‘Unethical ‘ council tax proposal prompts meeting

Missing Abid Shaif has been found
Missing Abid Shaif has been found

Residents in Rother have raised fears over district council proposals to make people on lower incomes pay towards their council tax.

Rother District Council has opened a public consultation asking whether working-age residents who currently qualify for the council tax reduction scheme should pay either 10, 15 or 20 per cent to try and raise funds for the authority.

Alternatively, the council could have an assumed minimum income for self-employed residents and use that to determine how much they should pay.

In addition to these choices, the public is asked if they would rather have the council increase the amount of tax everyone pays, reduce funding to other services or use the authority’s reserves.

A public meeting was held at Parkhurst Hall in Bexhill on Friday (September 4) to encourage people to vote in favour of raising council tax as organisers believe making those on the lowest incomes pay more is not right.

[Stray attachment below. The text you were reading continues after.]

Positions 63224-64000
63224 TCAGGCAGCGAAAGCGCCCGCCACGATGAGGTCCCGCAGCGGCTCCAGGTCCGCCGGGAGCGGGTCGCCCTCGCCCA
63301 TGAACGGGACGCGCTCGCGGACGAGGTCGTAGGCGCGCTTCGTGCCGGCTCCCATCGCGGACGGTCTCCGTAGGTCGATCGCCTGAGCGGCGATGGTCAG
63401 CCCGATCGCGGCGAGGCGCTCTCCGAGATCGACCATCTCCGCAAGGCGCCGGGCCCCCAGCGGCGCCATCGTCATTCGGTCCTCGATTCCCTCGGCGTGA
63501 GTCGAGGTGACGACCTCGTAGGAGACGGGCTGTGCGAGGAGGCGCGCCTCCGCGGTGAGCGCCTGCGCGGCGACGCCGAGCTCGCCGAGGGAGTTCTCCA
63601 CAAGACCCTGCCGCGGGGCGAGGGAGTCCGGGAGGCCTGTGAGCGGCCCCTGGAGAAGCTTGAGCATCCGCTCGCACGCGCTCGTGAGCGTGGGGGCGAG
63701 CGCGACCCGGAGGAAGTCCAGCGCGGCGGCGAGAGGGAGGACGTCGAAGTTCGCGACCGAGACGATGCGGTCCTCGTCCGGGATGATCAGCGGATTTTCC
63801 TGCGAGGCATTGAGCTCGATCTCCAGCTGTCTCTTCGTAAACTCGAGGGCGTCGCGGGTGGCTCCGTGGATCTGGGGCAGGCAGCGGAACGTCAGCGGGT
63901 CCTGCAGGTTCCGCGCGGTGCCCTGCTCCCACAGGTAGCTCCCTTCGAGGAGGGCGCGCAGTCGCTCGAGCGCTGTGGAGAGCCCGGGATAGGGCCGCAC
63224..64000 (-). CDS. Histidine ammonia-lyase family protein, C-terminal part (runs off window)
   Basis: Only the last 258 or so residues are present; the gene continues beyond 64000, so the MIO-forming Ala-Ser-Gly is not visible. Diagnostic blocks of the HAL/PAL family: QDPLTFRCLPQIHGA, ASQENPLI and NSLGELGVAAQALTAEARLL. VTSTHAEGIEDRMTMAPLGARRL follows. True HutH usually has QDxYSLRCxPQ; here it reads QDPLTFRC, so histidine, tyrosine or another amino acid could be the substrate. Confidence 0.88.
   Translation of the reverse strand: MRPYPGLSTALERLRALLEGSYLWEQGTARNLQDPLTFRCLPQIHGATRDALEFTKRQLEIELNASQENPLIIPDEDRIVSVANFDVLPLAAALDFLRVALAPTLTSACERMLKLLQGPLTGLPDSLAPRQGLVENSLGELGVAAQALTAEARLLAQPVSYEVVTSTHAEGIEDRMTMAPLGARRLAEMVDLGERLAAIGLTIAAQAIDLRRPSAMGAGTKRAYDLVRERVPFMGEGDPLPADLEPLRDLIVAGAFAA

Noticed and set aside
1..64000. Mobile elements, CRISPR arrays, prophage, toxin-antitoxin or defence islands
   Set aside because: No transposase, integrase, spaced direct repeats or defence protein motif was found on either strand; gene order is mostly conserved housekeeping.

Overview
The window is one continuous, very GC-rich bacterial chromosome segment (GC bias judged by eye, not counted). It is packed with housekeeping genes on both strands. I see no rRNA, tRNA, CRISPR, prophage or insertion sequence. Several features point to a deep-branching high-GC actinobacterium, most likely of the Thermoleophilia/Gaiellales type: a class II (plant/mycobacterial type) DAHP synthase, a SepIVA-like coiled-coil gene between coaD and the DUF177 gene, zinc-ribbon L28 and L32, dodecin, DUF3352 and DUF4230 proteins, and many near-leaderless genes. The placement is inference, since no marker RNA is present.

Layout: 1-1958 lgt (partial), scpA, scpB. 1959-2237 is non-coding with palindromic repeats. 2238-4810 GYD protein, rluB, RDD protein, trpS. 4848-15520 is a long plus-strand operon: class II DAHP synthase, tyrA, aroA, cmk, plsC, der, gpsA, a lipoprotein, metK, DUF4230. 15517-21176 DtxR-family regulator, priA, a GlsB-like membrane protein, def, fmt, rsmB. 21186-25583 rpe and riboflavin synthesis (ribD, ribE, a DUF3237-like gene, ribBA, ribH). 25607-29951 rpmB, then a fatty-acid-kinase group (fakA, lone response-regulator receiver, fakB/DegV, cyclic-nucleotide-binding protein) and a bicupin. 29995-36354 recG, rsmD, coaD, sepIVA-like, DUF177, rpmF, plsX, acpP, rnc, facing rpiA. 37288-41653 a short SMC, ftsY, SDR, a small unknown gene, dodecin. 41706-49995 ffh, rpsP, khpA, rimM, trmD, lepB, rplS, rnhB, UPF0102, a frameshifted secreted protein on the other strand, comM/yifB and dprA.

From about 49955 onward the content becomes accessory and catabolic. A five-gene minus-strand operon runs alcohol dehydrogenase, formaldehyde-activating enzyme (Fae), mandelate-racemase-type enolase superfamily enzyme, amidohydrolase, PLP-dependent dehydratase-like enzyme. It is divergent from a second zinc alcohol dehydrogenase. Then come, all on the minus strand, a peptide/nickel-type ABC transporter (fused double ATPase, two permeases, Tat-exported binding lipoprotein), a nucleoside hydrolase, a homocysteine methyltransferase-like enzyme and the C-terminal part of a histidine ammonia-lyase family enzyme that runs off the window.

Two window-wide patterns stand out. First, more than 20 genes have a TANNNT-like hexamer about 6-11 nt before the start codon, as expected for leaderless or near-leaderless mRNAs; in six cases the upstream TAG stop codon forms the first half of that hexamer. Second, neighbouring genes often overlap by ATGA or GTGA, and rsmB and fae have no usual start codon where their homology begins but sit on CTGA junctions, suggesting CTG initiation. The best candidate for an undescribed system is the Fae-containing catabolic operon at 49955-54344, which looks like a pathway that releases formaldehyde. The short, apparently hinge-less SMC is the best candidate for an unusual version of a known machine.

Organiser Roger McCarthy wants to raise awareness of the consultation as it closes on September 18.

“I suggest the 4,000 people who would be affected by this do not know about it so I urge people to fill in the questionnaire,” he said,

Currently, residents on low incomes can apply for Council Tax Benefit which can pay up to 100 per cent of the bill.

But to raise funds after central government cuts, Rother suggests a minimum amount of tax.

Mr McCarthy believes it would be better to increase the overall council tax by 1.99 per cent which would not be as burdening as a 20 per cent bill for the poorest people.

Former Labour candidate for Bexhill Central Paul Courtel said: “I find it extremely disappointing and distasteful that the most financially disadvantaged in our town are likely to have life made much harder for them.

“In essence, according to documents published by Rother, there appears to be a choice between asking about eight per cent of the population on the lowest incomes to find up to £4.40 per week, or increasing the council tax for the more fortunate by an average of one pound per week.

“I think that burdening those on the lowest income with this extra cost would be unethical.”

Cllr Maurice Watson defended the council by saying it was not so simple to raise council tax and believed those on the lowest incomes could afford it.

To fill in the questionnaire visit: www.surveyserver.net/?CTRSconsult.

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